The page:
- What other names is Abscess Root known by?
- What is Abscess Root?
- How does Abscess Root work?
- Are there safety concerns?
- Dosing considerations for Abscess Root.
American Greek Valerian, Blue Bells, False Jacob's Ladder, Polémoine Rampante, Polémonie Rampante, Polemonium reptans, Sweatroot, Valeriana Griega.
Abscess root is an herb. The root is ground and used as a medicinal tea.
Abscess root is used to reduce fever and swelling (inflammation) and to cause sweating. It is also used as a drying agent (an astringent) and to loosen chest congestion so it can be coughed up (as an expectorant).
Abscess root is also called “false Jacob's ladder,” because it has astringent activity similar to Jacob's ladder. These two plants are used in similar ways, but differ chemically. Be careful not to mix them up.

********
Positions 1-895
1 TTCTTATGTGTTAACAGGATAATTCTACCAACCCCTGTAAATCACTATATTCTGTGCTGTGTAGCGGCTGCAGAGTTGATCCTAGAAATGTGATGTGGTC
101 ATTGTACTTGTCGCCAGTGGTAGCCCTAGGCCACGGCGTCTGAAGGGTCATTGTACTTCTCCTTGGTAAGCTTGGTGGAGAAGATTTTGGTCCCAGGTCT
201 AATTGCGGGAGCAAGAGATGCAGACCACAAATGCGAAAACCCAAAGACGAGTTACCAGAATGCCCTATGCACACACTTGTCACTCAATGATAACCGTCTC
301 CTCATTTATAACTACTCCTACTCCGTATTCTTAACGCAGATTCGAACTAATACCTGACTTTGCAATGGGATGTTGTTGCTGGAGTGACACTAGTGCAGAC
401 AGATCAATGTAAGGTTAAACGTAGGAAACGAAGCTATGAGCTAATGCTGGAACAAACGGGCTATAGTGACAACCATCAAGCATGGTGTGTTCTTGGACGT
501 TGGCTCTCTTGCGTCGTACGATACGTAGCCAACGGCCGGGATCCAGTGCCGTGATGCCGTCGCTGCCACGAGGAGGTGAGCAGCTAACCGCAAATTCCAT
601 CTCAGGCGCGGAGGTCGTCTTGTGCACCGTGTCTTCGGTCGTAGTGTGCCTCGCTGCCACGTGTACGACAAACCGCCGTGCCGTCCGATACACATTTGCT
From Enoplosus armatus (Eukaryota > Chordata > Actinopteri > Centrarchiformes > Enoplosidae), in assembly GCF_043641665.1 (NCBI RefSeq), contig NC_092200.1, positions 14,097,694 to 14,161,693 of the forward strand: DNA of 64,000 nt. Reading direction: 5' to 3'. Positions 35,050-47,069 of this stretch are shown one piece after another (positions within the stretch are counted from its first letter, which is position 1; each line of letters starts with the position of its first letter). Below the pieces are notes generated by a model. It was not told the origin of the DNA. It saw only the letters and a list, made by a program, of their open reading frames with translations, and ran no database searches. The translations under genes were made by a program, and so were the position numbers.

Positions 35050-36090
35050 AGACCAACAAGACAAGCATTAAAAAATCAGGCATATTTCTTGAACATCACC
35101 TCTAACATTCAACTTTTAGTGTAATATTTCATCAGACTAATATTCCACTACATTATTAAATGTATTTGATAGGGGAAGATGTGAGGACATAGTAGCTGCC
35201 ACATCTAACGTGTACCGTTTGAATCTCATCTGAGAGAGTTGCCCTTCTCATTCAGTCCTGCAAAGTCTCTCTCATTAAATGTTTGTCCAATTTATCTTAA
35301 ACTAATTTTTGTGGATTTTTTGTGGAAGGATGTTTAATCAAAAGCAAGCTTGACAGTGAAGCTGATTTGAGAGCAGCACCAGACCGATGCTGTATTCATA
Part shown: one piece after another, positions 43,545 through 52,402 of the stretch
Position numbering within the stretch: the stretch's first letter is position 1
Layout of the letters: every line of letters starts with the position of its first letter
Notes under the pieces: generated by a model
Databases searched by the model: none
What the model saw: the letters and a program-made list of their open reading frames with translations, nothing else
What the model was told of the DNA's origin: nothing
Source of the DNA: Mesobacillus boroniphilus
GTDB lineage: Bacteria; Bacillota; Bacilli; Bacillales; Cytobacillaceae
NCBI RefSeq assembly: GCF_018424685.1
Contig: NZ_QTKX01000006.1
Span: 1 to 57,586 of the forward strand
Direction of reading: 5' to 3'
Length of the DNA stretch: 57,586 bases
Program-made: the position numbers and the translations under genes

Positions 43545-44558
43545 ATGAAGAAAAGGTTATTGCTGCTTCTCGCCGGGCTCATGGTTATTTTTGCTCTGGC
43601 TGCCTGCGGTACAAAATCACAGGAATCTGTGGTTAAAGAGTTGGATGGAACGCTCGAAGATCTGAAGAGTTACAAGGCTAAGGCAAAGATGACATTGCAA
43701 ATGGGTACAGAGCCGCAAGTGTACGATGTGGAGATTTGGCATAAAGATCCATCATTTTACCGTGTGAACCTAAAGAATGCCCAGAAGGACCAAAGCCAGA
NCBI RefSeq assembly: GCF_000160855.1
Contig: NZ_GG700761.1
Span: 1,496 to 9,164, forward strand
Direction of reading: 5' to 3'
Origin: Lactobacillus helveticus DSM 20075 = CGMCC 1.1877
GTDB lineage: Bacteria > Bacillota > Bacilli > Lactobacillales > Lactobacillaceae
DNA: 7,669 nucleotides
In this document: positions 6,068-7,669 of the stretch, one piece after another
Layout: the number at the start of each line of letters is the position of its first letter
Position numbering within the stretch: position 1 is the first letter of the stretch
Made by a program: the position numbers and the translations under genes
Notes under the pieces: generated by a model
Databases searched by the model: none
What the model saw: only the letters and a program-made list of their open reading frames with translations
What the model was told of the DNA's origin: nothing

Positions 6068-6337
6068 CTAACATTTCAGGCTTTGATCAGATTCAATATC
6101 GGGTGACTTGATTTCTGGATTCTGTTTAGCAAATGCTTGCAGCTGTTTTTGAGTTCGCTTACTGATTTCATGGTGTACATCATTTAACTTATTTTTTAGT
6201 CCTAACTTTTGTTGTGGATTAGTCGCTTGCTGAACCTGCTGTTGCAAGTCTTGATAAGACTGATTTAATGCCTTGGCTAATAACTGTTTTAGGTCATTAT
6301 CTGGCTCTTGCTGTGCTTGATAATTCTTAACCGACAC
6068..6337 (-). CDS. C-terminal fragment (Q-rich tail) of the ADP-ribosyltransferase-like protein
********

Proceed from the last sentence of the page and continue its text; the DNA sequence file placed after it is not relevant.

Insufficient Evidence to Rate Effectiveness for...
- Causing sweating.
- Use as an astringent.
- Other conditions.
There isn't enough information to know how abscess root might work as a medicine.
Special Precautions & Warnings:Pregnancy and breast-feeding: Not enough is known about the use of abscess root during pregnancy and breast-feeding. Stay on the safe side and avoid use.
The appropriate dose of abscess root depends on several factors such as the user's age, health, and several other conditions. At this time there is not enough scientific information to determine an appropriate range of doses for abscess root. Keep in mind that natural products are not always necessarily safe and dosages can be important. Be sure to follow relevant directions on product labels and consult your pharmacist or physician or other healthcare professional before using.
Natural Medicines Comprehensive Database rates effectiveness based on scientific evidence according to the following scale: Effective, Likely Effective, Possibly Effective, Possibly Ineffective, Likely Ineffective, and Insufficient Evidence to Rate (detailed description of each of the ratings).
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Tyler VE, Brady LR, Robbers JE. Pharmacognosy. 9th ed. Philadelphia, PA: Lea & Febiger, 1988.